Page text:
d] Difference is taxable only in respect of purchase of any immoveable property which is a “capital assets” under the Income Tax Act. It may be noted that rural agricultural land is not recognized as “Capital Assets” under the Income Tax Act-1961 and hence difference in purchase of rural agricultural land would not be subject to notional taxation as mentioned above.
An agricultural land is considered as rural agricultural land only if it is not situated in any area within the distance (measured aerially) of not more than:
a] 2 Kms, from the local limits of any municipality or cantonment board and which has a population of more than 10,000 but not exceeding 1,00,000; or
 b] 6 Kms, from the local limits of any municipality or cantonment board and which has a population of more than 1,00,000 but not exceeding 10,00,000; or
c] 8 Kms, from the local limits of any municipality or cantonment board and which has a population of more than 10,00,000.
 
Query 3]
In my IT returns for AY 2016-17, I had submitted income from other sources corresponding to bank interest and paid tax accordingly i.e., tax corresponding to excess of Rs. 10,000/- interest and 30% tax as per my slab. I paid the same in challan No. 282, with major head 024 (interest tax) and minor head 300 (Self Assessment). But, I have received intimation from income tax mentioning outstanding demand of the same amount (as paid by me) and asking me to pay in challan No-280, with major head 021 (income tax , other than companies) and minor head 400 (tax on regular assessment). Shall I pay as per IT demand? If yes then what about the amount already paid? Please guide me in the above matter as how to respond to the IT query. [Nilay A. Mahajan- nilay_am@rediffmail.com

Opinion:

One has to be very careful while making the tax payment to the Government Treasury as payment in wrong challan or with wrong assessment year or with details often results in unwanted demands & notices. Various Challan normally available for payment are as under:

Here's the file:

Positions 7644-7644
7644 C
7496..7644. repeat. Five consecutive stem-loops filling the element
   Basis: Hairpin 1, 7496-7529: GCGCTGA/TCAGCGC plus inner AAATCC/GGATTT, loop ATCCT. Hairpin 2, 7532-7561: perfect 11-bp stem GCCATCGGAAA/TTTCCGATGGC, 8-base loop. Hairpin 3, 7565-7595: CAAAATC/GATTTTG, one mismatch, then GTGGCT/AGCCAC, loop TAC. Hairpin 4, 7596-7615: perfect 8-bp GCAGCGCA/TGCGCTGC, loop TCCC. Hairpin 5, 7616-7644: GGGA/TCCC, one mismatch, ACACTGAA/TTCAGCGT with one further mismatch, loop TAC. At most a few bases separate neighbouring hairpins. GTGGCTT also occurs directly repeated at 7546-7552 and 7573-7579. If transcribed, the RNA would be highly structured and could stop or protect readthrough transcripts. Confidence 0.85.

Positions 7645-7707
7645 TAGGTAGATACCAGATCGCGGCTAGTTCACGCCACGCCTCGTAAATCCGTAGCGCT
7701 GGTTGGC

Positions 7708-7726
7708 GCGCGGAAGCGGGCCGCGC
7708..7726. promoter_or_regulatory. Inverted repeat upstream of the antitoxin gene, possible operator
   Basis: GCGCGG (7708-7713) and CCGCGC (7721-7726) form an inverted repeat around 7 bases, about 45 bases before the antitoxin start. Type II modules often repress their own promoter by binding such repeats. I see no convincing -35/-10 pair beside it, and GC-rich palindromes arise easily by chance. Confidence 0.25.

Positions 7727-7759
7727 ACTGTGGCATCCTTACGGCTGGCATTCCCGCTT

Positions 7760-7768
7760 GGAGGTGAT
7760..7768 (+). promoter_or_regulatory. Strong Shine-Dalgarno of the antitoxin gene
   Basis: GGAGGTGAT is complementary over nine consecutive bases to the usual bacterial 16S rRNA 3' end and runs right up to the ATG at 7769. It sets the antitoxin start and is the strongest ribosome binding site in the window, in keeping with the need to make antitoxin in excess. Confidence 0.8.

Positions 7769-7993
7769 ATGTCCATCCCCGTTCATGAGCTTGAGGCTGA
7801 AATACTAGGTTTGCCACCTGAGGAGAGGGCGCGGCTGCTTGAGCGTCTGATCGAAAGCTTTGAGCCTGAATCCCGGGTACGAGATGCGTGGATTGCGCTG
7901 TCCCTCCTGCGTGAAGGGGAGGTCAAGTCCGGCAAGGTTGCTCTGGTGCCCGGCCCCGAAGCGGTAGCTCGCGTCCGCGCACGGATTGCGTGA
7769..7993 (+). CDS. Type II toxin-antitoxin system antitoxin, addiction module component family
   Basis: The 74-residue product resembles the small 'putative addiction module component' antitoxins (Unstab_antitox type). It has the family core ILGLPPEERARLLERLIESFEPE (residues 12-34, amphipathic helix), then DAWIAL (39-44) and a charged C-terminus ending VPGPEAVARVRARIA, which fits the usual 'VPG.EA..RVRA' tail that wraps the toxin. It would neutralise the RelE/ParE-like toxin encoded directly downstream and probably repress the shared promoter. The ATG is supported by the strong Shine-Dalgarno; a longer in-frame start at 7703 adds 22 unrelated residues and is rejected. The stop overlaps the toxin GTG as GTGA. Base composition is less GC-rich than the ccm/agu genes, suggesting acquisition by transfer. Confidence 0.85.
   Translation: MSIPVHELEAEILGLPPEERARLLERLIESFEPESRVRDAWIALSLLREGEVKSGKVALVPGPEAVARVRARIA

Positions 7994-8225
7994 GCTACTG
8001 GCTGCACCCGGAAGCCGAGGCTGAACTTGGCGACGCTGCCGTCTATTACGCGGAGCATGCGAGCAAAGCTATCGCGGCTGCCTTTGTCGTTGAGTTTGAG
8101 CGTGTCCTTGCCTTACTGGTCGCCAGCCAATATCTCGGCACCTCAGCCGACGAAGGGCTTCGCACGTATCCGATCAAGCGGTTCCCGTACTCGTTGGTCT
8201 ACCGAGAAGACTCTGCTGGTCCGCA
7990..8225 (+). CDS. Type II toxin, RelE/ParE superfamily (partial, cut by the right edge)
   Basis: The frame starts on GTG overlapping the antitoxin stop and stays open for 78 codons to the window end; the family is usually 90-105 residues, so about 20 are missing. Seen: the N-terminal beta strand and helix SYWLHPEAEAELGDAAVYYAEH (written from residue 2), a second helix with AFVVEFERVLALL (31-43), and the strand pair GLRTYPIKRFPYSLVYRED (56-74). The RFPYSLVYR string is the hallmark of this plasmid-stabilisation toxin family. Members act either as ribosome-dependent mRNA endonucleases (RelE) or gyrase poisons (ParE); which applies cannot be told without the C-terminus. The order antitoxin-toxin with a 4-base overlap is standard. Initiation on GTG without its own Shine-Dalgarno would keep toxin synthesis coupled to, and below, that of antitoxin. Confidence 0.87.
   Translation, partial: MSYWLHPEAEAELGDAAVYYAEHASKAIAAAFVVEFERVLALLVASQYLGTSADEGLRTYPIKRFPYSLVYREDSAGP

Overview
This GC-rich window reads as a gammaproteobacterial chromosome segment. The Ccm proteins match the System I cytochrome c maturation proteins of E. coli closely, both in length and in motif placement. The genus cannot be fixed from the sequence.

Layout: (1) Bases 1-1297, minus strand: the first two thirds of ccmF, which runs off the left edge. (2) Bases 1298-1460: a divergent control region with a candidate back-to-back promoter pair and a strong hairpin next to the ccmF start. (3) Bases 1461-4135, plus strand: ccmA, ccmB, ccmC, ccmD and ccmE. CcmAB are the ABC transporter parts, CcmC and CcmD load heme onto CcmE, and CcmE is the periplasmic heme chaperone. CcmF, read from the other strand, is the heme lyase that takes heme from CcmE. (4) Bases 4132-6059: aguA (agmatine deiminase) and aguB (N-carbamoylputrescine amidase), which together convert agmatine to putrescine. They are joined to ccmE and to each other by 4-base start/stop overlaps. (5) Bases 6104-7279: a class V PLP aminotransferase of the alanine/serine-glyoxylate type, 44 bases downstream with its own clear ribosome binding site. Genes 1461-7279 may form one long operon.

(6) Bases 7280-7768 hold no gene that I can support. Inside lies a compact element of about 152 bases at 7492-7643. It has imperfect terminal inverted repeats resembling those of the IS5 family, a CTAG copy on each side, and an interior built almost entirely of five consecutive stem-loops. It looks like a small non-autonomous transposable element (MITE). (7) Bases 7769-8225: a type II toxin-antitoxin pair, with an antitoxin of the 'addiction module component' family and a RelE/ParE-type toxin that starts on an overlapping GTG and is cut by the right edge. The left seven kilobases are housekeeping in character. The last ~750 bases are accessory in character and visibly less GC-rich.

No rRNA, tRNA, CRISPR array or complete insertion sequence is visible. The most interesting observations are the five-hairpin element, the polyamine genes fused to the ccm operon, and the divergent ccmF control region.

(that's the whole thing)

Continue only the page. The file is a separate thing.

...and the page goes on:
1. Challan No. ITNS 280: This single page Challan is for payment of Income tax, Corporation tax and Wealth tax.
  2. Challan No. ITNS 281: This single page Challan is for depositing Tax Deducted at Source from corporates or non-corporates.
  3. Challan No. ITNS 282: This single page Challan is for payment of Gift-tax, Estate Duty, Expenditure Tax and Other miscellaneous direct taxes.
  4. Challan No. ITNS 285: This single page Challan is for payment of newly introduced Equalization levy.
  5. Challan No. ITNS 286: This single page Challan is for payment of tax of recently limited period newly launched Income Declaration Scheme.
  6. Form 26QB: It is Return cum Challan form for payment of TDS on sale of immoveable property.
To deposit Advance Tax, Self Assessment tax and Regular Assessment Tax, an individual has to use challan ITNS-280. It can be paid both through internet (online or e-payment) and at designated branches of banks empanelled with the Income Tax Department (offline). To avail of the facility of online payment, taxpayer is required to have a net-banking account with any of the Authorized Banks. In your case, you should have paid the income tax in Challan No. 280 and not in Challan No. 282. You need not pay the demand raised but you have to ensure the required correction in the challan form. To rectify the mistakes, you are requested to write to your assessing Officer with the facts of the case with a request to transfer the amount as your advance tax or self assessment tax in the relevant year. You are also advised to respond to the outstanding demand by logging in at www.incometaxindiaefiling.gov.in as disagree with the demand with above explanation in the remarks column.
 
 
[The author is a practicing Chartered Accountant from Nagpur. Readers may send their direct tax related queries at
SSRPN & Co
10, Laxmi Vyankatesh Apartment
C.A. Road, Telephone Exch. Square
Nagpur-440008
or email it at nareshjakhotia@ssrpn.com]